On a Wednesday night, I dragged my husband to a 9:35 p.m. showing of El Chicano. We are in our mid-thirties, so going to a late-night viewing is a big deal, but we support all things Latinx, so off we went.
I knew little about the film other than it was a story about a Chicano superhero starring Raúl Castillo set in East Los. A Latino Superhero! Played by Raul Castillo, who has done beautiful work like We The Animals. I didn’t need to see a trailer. I just needed to go spend my money to support a Latino cast, producers and writers.
I should have read some reviews, someone should have warned me, because what played on screen was one of the most irresponsible pieces of content I have ever seen in my life.
In the opening scenes of the film, a cop, played by George Lopez, shows up to harass a group of cholos partying in their front yard. He’s looking for information on the killing of two cops. Predictable, yes, but I didn’t want to write off the film in the first two minutes. The action continues to a scene where El Chicano, our vigilante superhero, kills in cold blood a cholo in a wheelchair. Why? We don’t know.
I don’t remember Batman killing anyone in COLD BLOOD. Aren’t superheroes supposed to be complex? Aren’t they supposed to wrestle with what is right and wrong? They are layered and have complicated feelings about human life, and when a life must be taken to save the world. But not our Chicano superhero. He is a savage. Deadpool style, but with zero humor.
I’ve only ever walked out of a movie once, in 1999. It was only because my mom made me take my eight-year-old brother with me to the movies with my friends and we were watching South Park: Bigger, Longer, & Uncut. When my brother asked, “What is a clitoris?” I knew it was time to jet. So I wasn’t about to walk out on El Chicano.
Halfway through the film, it’s been established that Diego, played by Castillo, is a cop whose brother took the “wrong” path and ended up in prison for selling dope. Not Diego though, he is a detective, he’s an upstanding citizen. A hero even before he puts on El Chicano’s mask. This is where things start to go from bad to worse to harmful.
Through a series of predictable plot lines, Diego becomes El Chicano and sets out to avenge his brother’s murder at the hands of none other than the big, bad, Mexican cartel. The Jefe doesn’t only want to control the streets of LA by selling dangerous drugs, he wants California returned to Mexico. But El Chicano he lets him know, “This isn’t Mexico,” and “You will die on American soil.”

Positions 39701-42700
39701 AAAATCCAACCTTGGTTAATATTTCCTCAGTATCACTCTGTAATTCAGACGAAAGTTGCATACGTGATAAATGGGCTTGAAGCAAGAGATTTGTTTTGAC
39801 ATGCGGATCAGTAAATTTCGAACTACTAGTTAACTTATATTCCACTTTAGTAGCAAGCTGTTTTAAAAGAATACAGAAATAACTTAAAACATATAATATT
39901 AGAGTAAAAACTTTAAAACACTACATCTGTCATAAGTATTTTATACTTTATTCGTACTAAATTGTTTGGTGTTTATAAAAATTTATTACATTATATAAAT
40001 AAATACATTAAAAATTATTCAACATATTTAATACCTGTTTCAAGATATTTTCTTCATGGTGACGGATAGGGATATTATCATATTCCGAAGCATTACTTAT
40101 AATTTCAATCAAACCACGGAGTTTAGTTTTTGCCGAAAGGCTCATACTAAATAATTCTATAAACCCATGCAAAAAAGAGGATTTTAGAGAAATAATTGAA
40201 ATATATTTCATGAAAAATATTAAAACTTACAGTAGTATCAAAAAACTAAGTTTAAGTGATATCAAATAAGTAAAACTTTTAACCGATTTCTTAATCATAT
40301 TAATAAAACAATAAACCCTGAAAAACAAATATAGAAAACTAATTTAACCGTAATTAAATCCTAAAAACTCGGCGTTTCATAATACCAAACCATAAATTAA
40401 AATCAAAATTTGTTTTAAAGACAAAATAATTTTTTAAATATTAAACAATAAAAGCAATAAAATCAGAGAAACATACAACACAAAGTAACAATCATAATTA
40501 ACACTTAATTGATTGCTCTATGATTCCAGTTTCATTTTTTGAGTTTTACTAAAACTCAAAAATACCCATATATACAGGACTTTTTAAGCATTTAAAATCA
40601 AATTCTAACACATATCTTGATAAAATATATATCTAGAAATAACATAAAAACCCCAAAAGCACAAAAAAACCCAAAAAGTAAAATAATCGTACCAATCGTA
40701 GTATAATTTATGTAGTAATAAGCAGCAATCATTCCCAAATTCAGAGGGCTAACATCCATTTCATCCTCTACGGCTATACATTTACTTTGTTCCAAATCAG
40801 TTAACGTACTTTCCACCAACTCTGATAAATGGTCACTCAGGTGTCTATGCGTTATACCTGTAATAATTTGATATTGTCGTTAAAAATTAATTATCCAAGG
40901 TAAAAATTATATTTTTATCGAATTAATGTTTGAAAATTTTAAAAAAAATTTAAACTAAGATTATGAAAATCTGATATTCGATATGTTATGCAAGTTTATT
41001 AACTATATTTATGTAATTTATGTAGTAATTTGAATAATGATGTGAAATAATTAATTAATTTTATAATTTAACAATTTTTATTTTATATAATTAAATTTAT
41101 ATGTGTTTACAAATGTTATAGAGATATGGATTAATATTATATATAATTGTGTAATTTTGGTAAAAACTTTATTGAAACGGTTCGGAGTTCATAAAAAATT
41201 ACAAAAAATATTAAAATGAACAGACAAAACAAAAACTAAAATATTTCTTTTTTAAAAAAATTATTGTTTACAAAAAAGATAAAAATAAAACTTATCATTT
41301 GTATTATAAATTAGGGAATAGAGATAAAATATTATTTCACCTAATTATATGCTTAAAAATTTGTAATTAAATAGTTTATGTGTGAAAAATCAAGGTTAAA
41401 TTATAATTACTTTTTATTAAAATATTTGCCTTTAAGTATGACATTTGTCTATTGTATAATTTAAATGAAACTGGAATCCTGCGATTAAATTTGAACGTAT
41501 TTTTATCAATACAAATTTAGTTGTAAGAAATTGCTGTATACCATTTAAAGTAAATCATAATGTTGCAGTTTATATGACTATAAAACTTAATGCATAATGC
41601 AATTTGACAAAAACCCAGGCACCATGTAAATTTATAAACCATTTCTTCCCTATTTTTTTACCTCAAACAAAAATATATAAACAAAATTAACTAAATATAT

Never mind that El Chicano’s powers come from an Aztec knife. His bat cage is decorated with a plethora of Aztec Warriors wall art. His mask looks like the “Jaguar Warrior Vector” on Shutterstock. This superhero wants to rep all things Aztec, but doesn’t seem to like Mexicans very much.
This film draws on every imaginable Latino stereotype—the cartels, the ganster Cholos, the drugs, the violence, the dangerous Latino man who is coming to take your streets. And it goes further, pinning U.S.-born Mexicans against Mexicans born on the other side of the border. I didn’t think it could get worse. But this film kept shocking me with its poor imagination and laziness.
Later in the film, a police station is blown up by the Mexican cartel, sending El Chicano on a killing spree. He saves a woman cop from being hanged. It’s worth noting she was maybe the third woman in the film with any lines. After killing the man responsible for his brother’s death, he awakens in an ambulance with his mask and cape gone and his police badge around his neck.
The film ends with George Lopez comparing the police station bombing to 9/11. Yes, to the worst terrorist attack our country has ever experienced. Imagine that! A film making a direct line between Mexicans, terrorists, and 9-fucking-11. No wonder people are scared of us. We are doing this to our own community, perpetuating dangerous narratives and adding some Tajín on top.
As for Diego —the detective, vigilante superhero— he is given a medal for his efforts to keep East Los safe. That’s probably about the only thing the film got correct. A cop being allowed to kill whoever he wants, with zero consequences and medals around his neck.
Julissa Arce is a speaker, writer and nationally best-selling author of My (Underground) American Dream and Someone Like Me. She was named one of People en Español’s 25 Most Powerful Woman of 2017. She is a leading voice in the fight for social justice, immigrant rights and education equality. She tweets from @julissaarce.